Currently, the name and description changes have only been made in English (both en-GB and en-US variants). Other language versions will come soon when their maintainers can make the appropriate changes to their translations.
Changes to Content Warning CV
New terms Drug Use, Fantasy Violence, Flashing Lights, Personally Identifiable Information to match standard terms used in the industry. The “Flashing Lights” term is intended to be used for flagging content that may trigger photosensitive epilepsy, a key accessibility concern by many broadcasters and a legal requirement in some countries.
Label change: Suffering to Upsetting and Disturbing to match industry usage.
Changes to Content Production Party Role CV
New term Distributor. Changed definition of Information Originator.
More information on IPTC Controlled Vocabularies
As always, the Media Topics vocabularies can be viewed in the following ways:
- In a collapsible tree view
- As a downloadable Excel spreadsheet
- On one page on the cv.iptc.org server
- In machine readable formats such as RDF/XML and Turtle using the SKOS vocabulary format. See the cv.iptc.org guidelines document for more detail.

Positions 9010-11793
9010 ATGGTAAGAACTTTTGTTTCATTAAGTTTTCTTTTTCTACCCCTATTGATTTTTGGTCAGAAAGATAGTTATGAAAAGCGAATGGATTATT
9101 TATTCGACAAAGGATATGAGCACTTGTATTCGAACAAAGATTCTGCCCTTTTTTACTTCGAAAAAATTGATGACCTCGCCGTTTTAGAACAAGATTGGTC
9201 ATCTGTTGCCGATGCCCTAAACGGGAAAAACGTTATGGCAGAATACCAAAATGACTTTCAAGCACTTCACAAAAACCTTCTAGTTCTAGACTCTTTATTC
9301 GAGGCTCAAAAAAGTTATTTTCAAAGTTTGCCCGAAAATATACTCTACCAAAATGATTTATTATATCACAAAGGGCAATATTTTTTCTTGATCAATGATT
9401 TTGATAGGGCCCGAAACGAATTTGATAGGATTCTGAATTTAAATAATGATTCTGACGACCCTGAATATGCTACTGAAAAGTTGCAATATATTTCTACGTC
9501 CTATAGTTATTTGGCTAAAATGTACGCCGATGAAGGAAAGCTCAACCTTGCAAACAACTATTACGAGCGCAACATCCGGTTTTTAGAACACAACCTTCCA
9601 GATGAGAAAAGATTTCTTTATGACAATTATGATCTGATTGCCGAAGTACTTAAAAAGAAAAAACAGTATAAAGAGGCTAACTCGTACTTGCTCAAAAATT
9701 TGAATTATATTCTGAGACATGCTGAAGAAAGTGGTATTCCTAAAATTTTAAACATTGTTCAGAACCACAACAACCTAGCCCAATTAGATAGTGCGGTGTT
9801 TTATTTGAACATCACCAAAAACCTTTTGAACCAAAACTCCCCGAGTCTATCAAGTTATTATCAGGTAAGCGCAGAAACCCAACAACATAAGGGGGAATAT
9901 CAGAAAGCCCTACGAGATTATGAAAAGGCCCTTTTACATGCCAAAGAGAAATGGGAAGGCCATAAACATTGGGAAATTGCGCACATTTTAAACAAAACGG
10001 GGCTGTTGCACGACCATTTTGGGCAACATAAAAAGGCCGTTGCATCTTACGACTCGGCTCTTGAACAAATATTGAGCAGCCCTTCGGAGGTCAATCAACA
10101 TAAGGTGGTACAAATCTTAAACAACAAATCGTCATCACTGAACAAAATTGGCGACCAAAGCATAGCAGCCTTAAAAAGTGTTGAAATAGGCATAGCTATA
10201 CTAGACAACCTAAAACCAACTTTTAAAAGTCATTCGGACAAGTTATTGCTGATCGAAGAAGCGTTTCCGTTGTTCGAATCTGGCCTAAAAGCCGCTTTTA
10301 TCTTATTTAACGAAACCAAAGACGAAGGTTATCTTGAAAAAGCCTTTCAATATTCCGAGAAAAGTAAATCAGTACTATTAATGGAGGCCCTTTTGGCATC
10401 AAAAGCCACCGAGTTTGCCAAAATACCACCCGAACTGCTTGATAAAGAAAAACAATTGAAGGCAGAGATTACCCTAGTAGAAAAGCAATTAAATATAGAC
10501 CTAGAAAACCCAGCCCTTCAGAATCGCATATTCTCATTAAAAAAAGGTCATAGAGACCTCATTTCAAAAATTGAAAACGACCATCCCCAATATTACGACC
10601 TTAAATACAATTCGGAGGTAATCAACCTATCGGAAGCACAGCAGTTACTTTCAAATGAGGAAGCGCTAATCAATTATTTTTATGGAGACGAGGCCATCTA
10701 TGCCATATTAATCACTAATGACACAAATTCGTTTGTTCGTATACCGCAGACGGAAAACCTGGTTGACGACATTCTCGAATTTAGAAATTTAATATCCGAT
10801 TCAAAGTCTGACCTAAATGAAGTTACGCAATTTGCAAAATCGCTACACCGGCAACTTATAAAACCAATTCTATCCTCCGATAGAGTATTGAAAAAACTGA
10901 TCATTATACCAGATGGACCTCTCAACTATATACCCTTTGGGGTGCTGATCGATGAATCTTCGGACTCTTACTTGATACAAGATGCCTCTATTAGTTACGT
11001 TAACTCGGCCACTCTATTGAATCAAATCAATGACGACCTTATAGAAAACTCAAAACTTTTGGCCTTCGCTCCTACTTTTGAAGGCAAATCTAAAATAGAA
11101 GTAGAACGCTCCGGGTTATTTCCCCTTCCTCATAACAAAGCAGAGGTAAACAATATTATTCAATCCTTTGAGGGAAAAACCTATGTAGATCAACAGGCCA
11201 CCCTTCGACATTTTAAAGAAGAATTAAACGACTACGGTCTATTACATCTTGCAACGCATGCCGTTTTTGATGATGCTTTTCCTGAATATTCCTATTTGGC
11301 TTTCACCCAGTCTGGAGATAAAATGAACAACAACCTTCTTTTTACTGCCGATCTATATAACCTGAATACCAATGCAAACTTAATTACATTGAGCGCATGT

For more information on IPTC NewsCodes in general, please see the IPTC NewsCodes Guidelines.
The IPTC is very happy to announce that it has joined the Steering Committee of Project Origin, one of the industry’s key initiatives to fight misinformation online through the use of tamper-evident metadata embedded in media files.
After working with Project Origin over a number of years, and co-hosting a series of workshops during 2022, the organisation formally invited the IPTC to join the Steering Committee.
Current Steering Committee members are Microsoft, the BBC and CBC / Radio Canada. The New York Times also participates in Steering Committee meetings through its Research & Development department.
“We were very happy to co-host with Project Origin a productive series of webinars and workshops during 2022, introducing the details of C2PA technology to the news and media industry and discussing the remaining issues to drive wider adoption,” says Brendan Quinn, Managing Director of the IPTC.
C2PA, the Coalition for Content Provenance and Authenticity, took a set of requirements from both Project Origin and the Content Authenticity Initiative to create a technical means of associating media files with information on the origin and subsequent modifications of news stories and other media content.